SAP AG recently released a new 4.0 version of its BI (business intelligence) and EIM (enterprise information management) solutions. They also released Enterprise Performance Management (EPM 10).
We think this will be a big deal for current customers who are struggling to build a robust enterprise foundation for BI for the diverse business initiatives. Having multiple BI projects with each on a slightly different data hubs leads to chaos and insights where people are unsure about what the numbers mean as they could be interpreted differently along the information chain.
We expect a significant upgrade cycle looming for the SAP community.
BusinessObjects 4.0 is a major release after the merger of SAP and BusinessObjects in 2007 and SAP and Sybase in 2010. It incorporates a significant capability enhancement that business users and CIOs are demanding around analytics – more real-time, better in-memory computing; BI for the masses – powerful BI in users hands, mobile BI capabilities across a wide spectrum of devices; combining structured and unstructured information and providing the tools to govern the information and finally dealing with the growing avalanche of social media data. Also a common “look and feel” and better data visualization provides a better overall User Experience.
“There are many methods for predicting the future. For example, you can read horoscopes, tea leaves, tarot cards, or crystal balls. Collectively, these methods are known as “nutty methods.” Or you can put well-researched facts into sophisticated computer models, more commonly referred to as “a complete waste of time.”
Scott Adams, The Dilbert Future
Are you clear on your objective? What is the most important value proposition that you want to achieve through BI and analytics enabled strategies?
- Reduction in operating expenses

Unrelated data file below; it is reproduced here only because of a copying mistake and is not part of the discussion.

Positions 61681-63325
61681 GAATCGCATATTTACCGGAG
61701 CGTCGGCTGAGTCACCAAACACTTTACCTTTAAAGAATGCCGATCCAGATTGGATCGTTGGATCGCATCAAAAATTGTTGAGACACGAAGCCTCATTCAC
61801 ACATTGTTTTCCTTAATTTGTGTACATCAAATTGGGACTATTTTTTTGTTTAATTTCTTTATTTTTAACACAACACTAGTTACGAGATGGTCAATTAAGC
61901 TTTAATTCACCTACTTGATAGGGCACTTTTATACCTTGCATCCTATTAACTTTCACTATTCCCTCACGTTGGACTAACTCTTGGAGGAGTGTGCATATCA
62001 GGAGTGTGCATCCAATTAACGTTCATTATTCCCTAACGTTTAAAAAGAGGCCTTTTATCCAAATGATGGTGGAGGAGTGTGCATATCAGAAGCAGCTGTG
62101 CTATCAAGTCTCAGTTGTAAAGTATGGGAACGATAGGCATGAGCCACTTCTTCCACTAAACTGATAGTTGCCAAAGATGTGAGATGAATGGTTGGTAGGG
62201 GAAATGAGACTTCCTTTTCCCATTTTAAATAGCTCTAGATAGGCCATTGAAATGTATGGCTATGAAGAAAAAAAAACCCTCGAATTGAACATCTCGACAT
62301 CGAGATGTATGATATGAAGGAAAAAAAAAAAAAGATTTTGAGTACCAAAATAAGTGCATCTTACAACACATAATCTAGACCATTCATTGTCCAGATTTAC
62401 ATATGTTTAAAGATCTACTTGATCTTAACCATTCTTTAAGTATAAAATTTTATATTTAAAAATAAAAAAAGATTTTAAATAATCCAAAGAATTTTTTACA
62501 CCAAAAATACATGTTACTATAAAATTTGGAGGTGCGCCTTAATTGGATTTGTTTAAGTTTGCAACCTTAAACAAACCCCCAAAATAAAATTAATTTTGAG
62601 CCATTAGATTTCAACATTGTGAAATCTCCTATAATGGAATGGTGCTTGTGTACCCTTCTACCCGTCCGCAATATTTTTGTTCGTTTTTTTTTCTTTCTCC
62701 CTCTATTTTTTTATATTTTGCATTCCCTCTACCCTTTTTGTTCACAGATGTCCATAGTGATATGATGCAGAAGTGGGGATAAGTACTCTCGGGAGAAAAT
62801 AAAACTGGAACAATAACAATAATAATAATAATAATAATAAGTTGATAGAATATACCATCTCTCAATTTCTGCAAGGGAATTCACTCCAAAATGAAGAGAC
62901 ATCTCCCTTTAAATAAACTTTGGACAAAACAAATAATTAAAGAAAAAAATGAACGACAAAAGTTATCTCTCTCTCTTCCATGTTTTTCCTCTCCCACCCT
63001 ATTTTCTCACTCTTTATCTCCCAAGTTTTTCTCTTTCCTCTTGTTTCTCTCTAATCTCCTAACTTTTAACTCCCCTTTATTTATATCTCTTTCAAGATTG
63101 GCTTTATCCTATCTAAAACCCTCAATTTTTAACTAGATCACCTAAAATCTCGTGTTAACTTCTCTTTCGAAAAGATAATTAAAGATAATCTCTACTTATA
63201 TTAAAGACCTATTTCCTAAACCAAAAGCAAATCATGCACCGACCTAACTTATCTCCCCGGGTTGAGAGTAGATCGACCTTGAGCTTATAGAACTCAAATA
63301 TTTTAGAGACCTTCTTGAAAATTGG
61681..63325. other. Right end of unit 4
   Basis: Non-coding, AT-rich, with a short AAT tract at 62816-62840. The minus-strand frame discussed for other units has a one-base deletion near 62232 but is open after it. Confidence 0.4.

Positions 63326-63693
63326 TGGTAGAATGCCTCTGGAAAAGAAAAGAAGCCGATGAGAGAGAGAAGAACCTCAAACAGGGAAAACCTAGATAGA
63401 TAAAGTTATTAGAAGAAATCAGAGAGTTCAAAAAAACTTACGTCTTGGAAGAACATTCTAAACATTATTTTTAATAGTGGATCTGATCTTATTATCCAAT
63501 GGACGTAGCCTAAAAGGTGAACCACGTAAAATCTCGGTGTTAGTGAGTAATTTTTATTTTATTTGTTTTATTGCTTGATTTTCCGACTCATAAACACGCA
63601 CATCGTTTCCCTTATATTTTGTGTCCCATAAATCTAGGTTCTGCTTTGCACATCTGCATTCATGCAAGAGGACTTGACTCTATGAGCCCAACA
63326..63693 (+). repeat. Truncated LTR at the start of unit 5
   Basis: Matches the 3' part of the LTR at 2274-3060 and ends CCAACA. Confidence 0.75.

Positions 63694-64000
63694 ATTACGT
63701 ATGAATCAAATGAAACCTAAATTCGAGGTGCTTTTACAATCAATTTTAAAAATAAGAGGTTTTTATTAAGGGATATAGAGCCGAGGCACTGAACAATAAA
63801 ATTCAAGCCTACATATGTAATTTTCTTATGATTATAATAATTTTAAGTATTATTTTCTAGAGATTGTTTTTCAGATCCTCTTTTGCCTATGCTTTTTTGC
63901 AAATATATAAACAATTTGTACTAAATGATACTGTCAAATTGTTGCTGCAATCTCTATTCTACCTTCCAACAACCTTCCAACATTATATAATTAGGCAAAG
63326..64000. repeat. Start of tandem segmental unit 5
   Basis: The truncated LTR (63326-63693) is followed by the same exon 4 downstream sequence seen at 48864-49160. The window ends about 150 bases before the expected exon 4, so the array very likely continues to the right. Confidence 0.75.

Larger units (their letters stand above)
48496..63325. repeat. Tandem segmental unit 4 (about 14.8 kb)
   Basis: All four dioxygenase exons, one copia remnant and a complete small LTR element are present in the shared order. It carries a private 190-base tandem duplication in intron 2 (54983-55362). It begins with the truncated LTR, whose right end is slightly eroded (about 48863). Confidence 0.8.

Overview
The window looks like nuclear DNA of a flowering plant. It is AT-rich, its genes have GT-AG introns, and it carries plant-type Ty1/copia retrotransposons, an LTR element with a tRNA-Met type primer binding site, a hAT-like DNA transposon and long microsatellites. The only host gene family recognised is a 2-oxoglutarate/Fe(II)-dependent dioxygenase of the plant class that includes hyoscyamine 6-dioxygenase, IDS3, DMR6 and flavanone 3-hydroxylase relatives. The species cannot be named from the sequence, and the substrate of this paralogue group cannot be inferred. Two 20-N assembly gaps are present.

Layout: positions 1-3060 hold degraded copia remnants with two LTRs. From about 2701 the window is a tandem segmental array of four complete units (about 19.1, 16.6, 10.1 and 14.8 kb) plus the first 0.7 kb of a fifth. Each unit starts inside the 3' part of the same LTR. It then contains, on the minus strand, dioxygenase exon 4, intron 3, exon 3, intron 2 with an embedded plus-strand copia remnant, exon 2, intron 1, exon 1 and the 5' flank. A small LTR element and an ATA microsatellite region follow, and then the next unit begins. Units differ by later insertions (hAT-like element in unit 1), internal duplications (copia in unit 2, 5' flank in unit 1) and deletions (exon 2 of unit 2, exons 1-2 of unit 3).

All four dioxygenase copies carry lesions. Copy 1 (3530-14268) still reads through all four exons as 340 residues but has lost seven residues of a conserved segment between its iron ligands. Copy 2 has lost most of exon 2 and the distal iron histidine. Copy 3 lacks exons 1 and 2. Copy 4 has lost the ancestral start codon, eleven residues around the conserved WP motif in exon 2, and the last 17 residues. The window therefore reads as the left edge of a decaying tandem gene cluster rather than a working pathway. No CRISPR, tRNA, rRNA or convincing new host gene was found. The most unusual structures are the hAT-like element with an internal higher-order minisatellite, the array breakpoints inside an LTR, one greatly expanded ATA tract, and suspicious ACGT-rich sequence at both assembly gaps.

- Increased profitability
- Improve growth, competitiveness and market position
- Customer acquisition, loyalty and retention
- Product development and differentiation
The mis-alignment between what C-suite wants and what IT is capable of delivering is quite extraordinary. Many CFOs, CEOs believe that IT is unable to deliver results where it counts: the top line and bottom line. At the same time, IT organizations spend an incredible amount of time, money and resources simply reporting the obvious data within their business processes and workflows. The data overload is making find the obvious in the increasing tidal wave of structured and unstructured data a full-time job. As organizations emerge from the deep recession of 2008, the competitive pressures are putting even greater demands on the decision-making, KPIs and performance management processes of organizations.
To stay competitive means making better decisions more quickly. It means accelerating the “raw data -> clean data -> information -> insight -> decision cycle.” It dictates widening the scope and scale of the data management domain, the analytic landscape and the technological infrastructure.
Marshall McLuhan‘s enigmatic phrase – medium is the message- from the sixties gives him credit for predicting the World Wide Web 30 years ago. He could have just as well have been talking about Data Visualization for Business Analytics. While information management technology has grown at a blistering pace, the human ability to process and comprehend numerical data has not.
Visualization opens up the channel of communication between the technologists who create the data and the business people who act upon it. Data visualization tools, such as mashups, executive dashboards, KPI and performance scorecards and other data visualization technology, are becoming more popular and necessary to deal with mind numbing charts and exponential data growth.
However, the C-Suite has heard about the promise of dashboards and interactive scorecard for a few decades now and is typically dissatisfied with what they get from IT and the speed at which they get it. The big difference is that visualization technologies have finally advanced to a level where they can give actionable intelligence to the right people at the right time at the right place.
Lets take for instance an a mobile BI solution using a tool such as an Apple iPad. This gives the business executive the ability to manipulate the data with the ease of reading an e-book. The visualization library that you can draw upon to create an interactive experience on the iPad includes:
There are three critical business requirements addressed by such a solution. These are: Read more